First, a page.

Keep government away from social media and other commentary

Keep government away from social media and other commentary

Libertarian: Keep Gov’t Away From Social Media

Presidential hopeful Andrew Yang has a plan to “rein in the tech companies that he says wield unbridled influence over the American economy and society at large,” reports Billy Binion at Reason. Yang joins the “growing cacophony of Democrats and Republicans who wish to amend Section 230 of the Communications Decency Act” — “the landmark legislation” that “protects social media companies from facing certain liabilities for third-party content posted by users online.” He thinks “removing liabilities would somehow end only bad online content.” Yet social media companies are already trying to do that themselves, however imperfectly. Yang would also have companies work with the government “to ‘create algorithms that minimize the spread of mis/disinformation.’” Yet that brings with it a number of questions, starting with: “Who in government gets to make these decisions?”

2020 watch: New Dem Entries Help Trump

Former Massachusetts Gov. Deval Patrick’s entry into the 2020 race is good news for President Trump, argues Arnon Mishkin at FoxNews.com. “The more time Democrats spend attacking each other, the less time they have to attack the president.” Patrick can’t be written off, and neither can former Mayor Michael Bloomberg, who’ll likely announce his candidacy soon. While “the smart money says it’s too late” for Patrick to win the nomination, his “optimistic message” might allow him to beat the odds. Bloomberg, meanwhile, can “write a check to amply fund his campaign and mount a multistate effort.” Whatever happens, it’s the unpredictability of their candidacies that “makes politics so interesting.”

Tech beat: Why I Blew the Whistle on Google

“I didn’t decide to blow the whistle” on Google’s health care project, known internally as Nightingale, “glibly,” an anonymous writer at The Guardian explains — but “so much is at stake.” Under Nightingale, Ascension, the second-largest US health care provider, would transfer “full personal details including name and medical history” to Google, the Guardian reports, and that information would be accessible by Google staff. The whistleblower says he asked his bosses what Google planned to do with the data” but “no one seemed to know.” The remedy? “Transfers of health-care data to big tech companies” need to be transparent, and patients must have “the right to opt in or out.” They have a “right to know what’s happening to their personal health information at every step along the way.”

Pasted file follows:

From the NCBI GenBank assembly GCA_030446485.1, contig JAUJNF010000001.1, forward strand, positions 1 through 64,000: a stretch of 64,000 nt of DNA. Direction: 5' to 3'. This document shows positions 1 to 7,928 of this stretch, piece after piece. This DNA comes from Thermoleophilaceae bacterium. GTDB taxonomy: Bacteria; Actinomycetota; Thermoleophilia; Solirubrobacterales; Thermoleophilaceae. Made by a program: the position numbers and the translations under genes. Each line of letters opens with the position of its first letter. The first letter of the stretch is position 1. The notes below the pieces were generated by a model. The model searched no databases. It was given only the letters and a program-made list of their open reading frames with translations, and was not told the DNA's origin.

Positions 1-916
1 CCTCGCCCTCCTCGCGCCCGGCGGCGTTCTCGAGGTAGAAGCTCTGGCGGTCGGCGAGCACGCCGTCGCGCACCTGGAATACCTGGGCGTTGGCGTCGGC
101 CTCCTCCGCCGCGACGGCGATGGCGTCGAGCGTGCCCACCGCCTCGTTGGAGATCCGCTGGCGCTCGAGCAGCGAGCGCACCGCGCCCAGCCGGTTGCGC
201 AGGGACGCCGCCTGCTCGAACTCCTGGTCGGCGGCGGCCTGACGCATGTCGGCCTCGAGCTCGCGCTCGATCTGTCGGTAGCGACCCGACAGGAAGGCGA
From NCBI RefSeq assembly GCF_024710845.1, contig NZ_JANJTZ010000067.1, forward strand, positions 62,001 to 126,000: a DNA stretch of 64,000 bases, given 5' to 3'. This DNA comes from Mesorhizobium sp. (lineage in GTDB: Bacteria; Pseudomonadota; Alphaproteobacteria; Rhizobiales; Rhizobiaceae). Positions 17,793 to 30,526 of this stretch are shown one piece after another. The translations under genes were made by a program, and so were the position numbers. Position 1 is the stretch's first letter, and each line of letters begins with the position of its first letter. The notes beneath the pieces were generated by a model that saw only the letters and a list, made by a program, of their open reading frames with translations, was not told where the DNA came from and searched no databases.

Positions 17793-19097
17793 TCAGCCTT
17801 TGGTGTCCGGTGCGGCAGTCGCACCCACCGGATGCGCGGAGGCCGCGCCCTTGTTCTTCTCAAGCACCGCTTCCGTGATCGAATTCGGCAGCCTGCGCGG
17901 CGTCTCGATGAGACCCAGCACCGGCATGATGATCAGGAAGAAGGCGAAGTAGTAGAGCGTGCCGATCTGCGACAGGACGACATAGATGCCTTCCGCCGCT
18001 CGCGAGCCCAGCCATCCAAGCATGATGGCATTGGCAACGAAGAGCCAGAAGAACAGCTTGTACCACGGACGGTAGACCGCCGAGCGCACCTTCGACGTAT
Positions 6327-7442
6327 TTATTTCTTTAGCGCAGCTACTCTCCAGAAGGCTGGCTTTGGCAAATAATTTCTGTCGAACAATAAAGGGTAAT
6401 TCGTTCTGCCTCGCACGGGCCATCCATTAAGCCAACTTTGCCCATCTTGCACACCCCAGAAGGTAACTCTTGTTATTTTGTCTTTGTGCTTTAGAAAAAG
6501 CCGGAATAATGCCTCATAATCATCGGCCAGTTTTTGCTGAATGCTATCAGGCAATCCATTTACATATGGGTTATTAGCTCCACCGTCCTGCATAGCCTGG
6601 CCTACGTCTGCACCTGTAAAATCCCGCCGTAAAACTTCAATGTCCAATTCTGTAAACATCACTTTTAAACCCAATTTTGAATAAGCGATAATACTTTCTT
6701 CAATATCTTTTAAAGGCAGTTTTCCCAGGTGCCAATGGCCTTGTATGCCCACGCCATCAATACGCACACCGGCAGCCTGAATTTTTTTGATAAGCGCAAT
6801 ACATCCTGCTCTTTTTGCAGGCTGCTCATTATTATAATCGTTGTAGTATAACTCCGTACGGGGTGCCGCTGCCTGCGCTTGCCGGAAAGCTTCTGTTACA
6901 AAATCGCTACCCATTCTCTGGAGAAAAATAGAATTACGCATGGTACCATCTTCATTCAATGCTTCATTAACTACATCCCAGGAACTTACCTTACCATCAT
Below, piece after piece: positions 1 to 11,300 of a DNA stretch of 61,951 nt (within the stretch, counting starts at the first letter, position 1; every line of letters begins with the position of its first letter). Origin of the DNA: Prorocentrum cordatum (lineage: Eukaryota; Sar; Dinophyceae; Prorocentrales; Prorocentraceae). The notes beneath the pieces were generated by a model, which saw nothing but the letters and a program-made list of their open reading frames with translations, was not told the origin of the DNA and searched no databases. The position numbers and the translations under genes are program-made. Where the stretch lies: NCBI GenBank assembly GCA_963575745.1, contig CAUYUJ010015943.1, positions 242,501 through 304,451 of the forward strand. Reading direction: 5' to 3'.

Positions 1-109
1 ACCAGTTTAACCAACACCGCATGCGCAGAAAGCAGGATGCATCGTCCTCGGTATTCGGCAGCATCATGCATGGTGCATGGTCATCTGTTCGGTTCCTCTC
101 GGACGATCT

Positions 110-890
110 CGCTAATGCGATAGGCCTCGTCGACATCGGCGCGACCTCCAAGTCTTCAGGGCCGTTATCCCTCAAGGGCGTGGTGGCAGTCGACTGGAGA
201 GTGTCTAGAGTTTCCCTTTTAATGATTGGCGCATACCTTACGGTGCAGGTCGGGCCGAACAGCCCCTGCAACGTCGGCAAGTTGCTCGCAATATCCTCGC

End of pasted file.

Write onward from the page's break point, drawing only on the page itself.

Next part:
National desk: Idaho’s California Problem

In percentage terms, Idaho is now tied with Nevada as the fastest-growing state in the union, observes Troy Senik at City Journal, and a “disproportionate number” of its newcomers are coming from California. The “hordes” are bringing a “breakneck pace of change,” including home prices that have “increased by over 19 percent just since February 2018.” All of which has “fueled” local resentment. And it raises questions “that all similarly situated places must answer: What do newcomers owe longtime residents? And how should the former treat the latter?” Senik’s answer: “We’ll have to learn to live with one another” — and “revive a virtue that modern America too often neglects: mutual forbearance.”

Economic take: Warren’s Wealth-Tax Toll

Elizabeth Warren has a new ad out featuring billionaires “who dislike her wealth tax idea,” writes James Pethokoukis for The Week. Her message for them: “When you make it big, pitch in 2 cents so everybody else gets a chance to make it.” But “the Warren wealth tax is far more punitive than the ad suggests . . . it’s not 2 cents or even 2 percent.” In fact, it’s a “2 percent tax on wealth between $50 million and $1 billion and a 6 percent tax on wealth over $1 billion. The tax is cumulative and would be applied year after year, slowly whittling down existing fortunes and preventing future megafortunes from being created.” With all that “big structural change,” Warren wants America to believe there would be “no meaningful change to American private-sector innovation and investment.” And “no change in the decision-making or actions of Bezos and Gates.” What Pethokoukis wants to know is: How can Warren “be so sure”?

— Compiled by The Post Editorial Board

Source: Read Full Article